Recent new interest in modelling the protein-solvent interactions by continuum methods lead to several improvements for calculating the solvent accessible surface area and its derivative [1]. One of the most efficient analytical method is a parametric approach based on the Gauss-Bonnet theorem. This approach has been implemented as molecular surface routine PARAREA [2] in the energy minimization and Monte Carlo simulation package FANTOM [3].

In this study we demonstrate that this approach can be further enhanced by avoiding the calculation of a relatively large number of potential intersection points in the Gauss-Bonnet path. PARAREA finds them by a straightforward test of all atom pairs in the neighbor list of each atom. Numerical tests showed that this part of the routine consumes a significant portion of the execution time. The new surface routine GETAREA efficiently finds the solvent exposed vertices of the Gauss-Bonnet path by calculating the intersection of half-spaces (IHS). These half-spaces are defined by the planes of two-sphere intersection. Geometric inversion conveniently transforms intersection planes into a set points in dual space. Convex hull of these points corresponds to the desired IHS [4]. Finally, the vertices of Gauss-Bonnet path are found by intersecting edges of IHS with the central atom sphere. Additionally, the list of neighbor atoms is obtained with the aid of a cubic lattice algorithm, as opposed to direct search in PARAREA.

Numerical tests with several conformations of the peptide Met-enkephalin and the medium-size protein tendamistat show the correctness of the area and gradient calculation. The CPU time spent in GETAREA has been significantly reduced by factors of 0.4 (Met-enkephalin) and 0.6 (tendamistat) as compared to PARAREA. With the improved performance of the method we are currently performing search for low energy conformations of peptides in solution and apply the improved version of FANTOM in studies of protein folding.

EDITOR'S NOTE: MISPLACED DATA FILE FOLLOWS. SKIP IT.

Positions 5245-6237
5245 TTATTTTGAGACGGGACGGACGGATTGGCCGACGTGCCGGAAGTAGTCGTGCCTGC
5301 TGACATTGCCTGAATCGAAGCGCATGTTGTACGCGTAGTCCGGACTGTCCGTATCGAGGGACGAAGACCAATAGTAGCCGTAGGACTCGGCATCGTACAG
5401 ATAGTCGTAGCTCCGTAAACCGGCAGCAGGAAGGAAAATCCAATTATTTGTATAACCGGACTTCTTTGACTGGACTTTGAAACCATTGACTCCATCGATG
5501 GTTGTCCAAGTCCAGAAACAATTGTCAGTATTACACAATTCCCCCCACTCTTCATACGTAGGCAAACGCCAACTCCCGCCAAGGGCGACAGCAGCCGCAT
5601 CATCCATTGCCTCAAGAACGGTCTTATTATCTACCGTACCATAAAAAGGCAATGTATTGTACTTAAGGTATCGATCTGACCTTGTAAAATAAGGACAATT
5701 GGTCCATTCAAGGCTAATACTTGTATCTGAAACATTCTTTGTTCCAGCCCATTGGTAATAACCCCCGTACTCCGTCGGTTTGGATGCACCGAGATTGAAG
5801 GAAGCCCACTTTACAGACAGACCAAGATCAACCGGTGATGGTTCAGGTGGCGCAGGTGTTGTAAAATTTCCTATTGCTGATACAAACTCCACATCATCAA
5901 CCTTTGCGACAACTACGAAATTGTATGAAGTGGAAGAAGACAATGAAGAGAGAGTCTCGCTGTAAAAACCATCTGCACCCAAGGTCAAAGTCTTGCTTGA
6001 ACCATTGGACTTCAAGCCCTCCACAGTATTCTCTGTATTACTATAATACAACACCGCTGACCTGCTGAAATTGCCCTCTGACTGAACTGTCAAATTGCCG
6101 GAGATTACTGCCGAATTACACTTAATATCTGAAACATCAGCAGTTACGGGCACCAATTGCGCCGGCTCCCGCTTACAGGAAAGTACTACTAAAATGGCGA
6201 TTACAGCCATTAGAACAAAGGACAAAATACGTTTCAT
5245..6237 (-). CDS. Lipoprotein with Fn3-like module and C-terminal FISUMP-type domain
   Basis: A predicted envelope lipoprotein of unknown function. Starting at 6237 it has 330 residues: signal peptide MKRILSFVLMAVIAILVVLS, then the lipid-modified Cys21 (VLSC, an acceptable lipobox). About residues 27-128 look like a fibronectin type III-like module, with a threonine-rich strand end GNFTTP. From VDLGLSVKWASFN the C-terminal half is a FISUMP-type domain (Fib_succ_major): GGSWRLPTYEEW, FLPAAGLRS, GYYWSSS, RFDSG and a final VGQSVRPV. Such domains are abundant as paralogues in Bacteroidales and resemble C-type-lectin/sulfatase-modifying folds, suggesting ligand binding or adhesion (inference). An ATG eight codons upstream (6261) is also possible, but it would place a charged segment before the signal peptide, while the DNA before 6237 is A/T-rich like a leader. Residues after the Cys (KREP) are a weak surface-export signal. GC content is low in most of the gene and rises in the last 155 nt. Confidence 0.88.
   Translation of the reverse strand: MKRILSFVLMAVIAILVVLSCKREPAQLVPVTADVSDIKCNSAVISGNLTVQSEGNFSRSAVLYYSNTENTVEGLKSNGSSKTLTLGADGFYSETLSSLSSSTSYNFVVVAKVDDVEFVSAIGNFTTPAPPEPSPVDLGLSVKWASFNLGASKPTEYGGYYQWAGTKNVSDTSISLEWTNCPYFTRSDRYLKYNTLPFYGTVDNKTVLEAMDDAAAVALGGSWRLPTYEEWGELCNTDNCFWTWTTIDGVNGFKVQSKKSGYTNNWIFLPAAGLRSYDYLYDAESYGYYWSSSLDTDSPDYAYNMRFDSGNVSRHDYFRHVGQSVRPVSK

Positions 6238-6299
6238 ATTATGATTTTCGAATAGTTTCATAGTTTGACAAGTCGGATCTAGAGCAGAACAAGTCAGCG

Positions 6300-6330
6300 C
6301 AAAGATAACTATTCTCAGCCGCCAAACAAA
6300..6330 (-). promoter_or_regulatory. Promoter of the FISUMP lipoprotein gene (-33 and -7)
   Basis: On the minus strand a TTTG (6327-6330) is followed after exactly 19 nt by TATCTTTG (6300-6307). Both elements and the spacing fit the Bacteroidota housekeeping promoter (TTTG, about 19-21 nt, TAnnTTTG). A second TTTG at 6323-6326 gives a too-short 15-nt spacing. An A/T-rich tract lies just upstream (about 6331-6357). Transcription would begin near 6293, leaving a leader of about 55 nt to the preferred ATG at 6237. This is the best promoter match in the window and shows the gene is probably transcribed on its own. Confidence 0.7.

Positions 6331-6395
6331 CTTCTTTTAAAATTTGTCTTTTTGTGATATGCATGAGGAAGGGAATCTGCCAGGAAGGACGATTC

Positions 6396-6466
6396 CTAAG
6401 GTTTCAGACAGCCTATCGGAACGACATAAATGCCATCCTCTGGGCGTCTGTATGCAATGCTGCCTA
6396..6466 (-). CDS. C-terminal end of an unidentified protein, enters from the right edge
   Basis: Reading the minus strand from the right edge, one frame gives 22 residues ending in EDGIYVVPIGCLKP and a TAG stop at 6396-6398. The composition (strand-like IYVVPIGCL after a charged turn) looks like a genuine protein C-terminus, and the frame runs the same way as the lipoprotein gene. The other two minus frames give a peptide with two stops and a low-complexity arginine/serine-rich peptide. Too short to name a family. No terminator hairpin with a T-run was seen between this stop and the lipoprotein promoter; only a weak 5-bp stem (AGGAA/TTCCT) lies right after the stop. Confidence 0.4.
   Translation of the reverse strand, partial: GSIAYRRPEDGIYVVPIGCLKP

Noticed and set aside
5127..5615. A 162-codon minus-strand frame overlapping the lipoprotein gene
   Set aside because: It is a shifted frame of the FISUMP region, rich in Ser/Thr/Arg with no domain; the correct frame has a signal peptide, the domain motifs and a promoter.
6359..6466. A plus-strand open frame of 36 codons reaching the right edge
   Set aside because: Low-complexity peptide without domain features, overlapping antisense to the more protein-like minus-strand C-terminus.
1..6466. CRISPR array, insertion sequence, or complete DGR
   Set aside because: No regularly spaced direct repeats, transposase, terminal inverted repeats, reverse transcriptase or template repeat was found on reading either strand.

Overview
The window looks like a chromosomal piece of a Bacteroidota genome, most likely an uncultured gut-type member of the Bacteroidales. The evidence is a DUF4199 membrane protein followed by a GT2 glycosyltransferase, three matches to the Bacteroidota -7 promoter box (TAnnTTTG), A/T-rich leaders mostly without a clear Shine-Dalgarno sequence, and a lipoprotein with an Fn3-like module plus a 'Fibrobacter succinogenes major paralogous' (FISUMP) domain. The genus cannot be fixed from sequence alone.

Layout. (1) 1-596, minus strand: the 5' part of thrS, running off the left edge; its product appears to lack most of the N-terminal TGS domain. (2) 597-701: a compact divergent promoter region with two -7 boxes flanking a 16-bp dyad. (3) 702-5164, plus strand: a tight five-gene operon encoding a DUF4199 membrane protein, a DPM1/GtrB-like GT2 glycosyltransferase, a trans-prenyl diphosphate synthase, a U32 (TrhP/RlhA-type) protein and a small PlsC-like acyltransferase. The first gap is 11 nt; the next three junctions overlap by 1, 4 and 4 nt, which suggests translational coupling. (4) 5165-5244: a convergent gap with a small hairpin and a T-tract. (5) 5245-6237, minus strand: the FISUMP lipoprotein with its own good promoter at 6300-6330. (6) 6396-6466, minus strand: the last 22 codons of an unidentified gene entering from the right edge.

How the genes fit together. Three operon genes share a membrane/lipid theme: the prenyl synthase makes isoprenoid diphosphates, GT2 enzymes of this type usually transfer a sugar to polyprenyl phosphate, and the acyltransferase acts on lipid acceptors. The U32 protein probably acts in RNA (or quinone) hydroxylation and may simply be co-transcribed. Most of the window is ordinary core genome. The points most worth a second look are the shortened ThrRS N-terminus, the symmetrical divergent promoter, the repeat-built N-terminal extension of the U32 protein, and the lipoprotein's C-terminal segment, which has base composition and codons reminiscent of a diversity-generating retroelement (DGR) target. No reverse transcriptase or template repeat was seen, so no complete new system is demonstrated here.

W. Braun, ''Incorporation of Solvation Energy Contributions for Energy Refinement and Folding of Proteins'' in Computer Simulation of Biomolecular Systems, Vol.3 (van Gunsteren, W.; Weiner, P.; Wilkinson, T. Eds.), ESCOM, Leiden, 1996 (in press).
Ch. Mumenthaler and W. Braun, J. Mol. Mod., 1, 1 (1995).
B. von Freyberg and W. Braun, J. Comp. Chem., 14, 510 (1993).
F.P. Preparata and M.I. Shamos, Computational Geometry: An Introduction, Springer-Verlag, New York, 1985.

​Protein-Solvent Interaction Energy:

: atomic solvation parameter;
: solvent accessible surface area (ASA);

ASA and its derivatives can be calculated analytically from Gauss-Bonnet theorem:

: number of intersecting arcs defining ASA;
: radius of the i-th sphere;

i n,n+1 : angle between tangential vectors;

: angle defining arc length;
: polar angle of the ik-th intersection circle;
: radius of the ik-th intersection circle.

​New Vector Parametrization of Accessible Arcs


xi : Cartesian coordinates of atom i;

xik = xk-xi ; dik = |xik| : interatomic distance vector and its length;

µik = xik/dik : unit vector along xik ;

gik = [(dik)2 + ri2 + rk2]/[2dik]: distance to the center of the ik-th intersection circle;

nikj = [µik×Pikj]/aik ; mikl = [µik×Qikl]/aik : tangential unit vectors;

Sikjl = sign[µik· (nikj×mikl)] : orientation of the tangential vectors.

​Flowchart illustrating algorithmic calculation of accessible surface area and its partial derivatives

( denotes partial derivative with respect to the relative Cartesian coordinates)

Problem : find all accessible arcs = find all relevant intersection points P and Q